by Staff Writers
Moscow (UPI) Feb 2, 2012
Russian researchers say their drilling project is close to breaching a prehistoric lake trapped deep beneath Antarctica for the last 14 million years.
The 20-year-project is about to reach Lake Vostok, the largest in a sub-glacial web of more than 200 lakes hidden beneath 2 1/2 miles of Antarctic ice, WiredUK reported Thursday.
The lakes are rich in oxygen with levels 50 times higher than in a typical freshwater lake, believed to be the result of the enormous weight and pressure of the continental ice cap.
The conditions in Lake Vostok are thought to be similar to the conditions on Jupiter's moon Europa and Saturn's tiny moon Enceladus, believed to possess a massive saltwater reservoir beneath its icy surface.
Finding life in the dark, inhospitable depths of Vostok would strengthen the case for life in the outer solar system, researchers said.
Russian engineers said if they are successful in breaching the lake, they plan to send a swimming robot into the lake in the Antarctic summer of 2012 into 2013 to collect water samples and sediments from the bottom.
Cracked glacier to produce giant iceberg
The crack was first spotted in the Pine Island Glacier in October, and a NASA satellite captured the new image on Nov. 12, the New York Daily News reported.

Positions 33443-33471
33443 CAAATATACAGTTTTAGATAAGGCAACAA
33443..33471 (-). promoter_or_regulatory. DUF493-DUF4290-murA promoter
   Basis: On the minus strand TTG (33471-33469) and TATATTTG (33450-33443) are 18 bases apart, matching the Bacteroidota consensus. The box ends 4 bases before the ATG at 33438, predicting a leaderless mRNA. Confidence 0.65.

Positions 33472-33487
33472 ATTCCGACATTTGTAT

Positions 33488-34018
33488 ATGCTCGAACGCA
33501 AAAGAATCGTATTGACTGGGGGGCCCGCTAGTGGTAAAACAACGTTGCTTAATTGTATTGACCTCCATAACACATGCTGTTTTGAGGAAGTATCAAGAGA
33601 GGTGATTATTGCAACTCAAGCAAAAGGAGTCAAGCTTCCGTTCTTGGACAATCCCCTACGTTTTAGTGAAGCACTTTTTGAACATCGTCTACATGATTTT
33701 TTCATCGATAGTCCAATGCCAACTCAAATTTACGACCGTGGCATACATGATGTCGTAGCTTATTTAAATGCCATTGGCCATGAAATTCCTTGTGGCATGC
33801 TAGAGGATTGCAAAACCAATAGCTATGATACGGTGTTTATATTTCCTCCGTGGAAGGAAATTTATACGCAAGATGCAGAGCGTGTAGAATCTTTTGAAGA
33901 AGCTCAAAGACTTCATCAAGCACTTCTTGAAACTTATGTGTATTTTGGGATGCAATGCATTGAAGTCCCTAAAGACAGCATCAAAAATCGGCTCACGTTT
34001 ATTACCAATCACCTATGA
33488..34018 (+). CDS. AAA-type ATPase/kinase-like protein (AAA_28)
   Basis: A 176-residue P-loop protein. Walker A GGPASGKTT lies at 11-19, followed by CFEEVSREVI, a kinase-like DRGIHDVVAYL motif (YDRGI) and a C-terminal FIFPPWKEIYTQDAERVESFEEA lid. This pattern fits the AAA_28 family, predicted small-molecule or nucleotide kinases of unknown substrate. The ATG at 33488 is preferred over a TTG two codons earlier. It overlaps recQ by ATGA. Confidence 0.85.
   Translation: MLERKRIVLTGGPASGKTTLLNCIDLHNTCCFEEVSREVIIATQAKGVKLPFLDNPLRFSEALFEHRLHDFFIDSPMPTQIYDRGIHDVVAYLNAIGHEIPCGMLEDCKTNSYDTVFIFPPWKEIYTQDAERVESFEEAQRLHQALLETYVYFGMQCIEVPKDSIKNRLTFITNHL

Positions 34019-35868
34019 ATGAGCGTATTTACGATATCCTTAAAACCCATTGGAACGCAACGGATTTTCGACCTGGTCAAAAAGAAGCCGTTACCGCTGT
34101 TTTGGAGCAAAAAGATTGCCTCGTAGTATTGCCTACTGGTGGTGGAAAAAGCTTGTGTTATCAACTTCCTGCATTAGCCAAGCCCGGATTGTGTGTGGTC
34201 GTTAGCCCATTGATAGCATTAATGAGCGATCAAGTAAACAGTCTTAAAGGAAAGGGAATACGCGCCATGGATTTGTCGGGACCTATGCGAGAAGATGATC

The crack has grown to 260 feet wide and 195 feet deep, NASA scientists said, and a huge iceberg will eventually separate from the glacier and float into the open ocean.
Ice shelves are thinning at an accelerated pace due to global warming, researchers said, although the crack in the Pine Island Glacier appears to be part of the natural process of iceberg formation.
"It's part of a natural cycle, but it's still very interesting and impressive to see up close," NASA scientist Michael Studinger said at the time of the October discovery.
Beyond the Ice Age
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US, Russia to conduct joint Antarctica inspection
Washington (AFP) Jan 21, 2012
The United States and Russia will jointly inspect foreign facilities in Antarctica to make sure environmental and other responsibilities under the 1959 Antarctica Treaty are being met, the State Department said Saturday. A US-Russian team will travel to Antarctica January 23-28 to check foreign stations, installations and equipment, it said. "The US-Russian team will review adherence by ... read more
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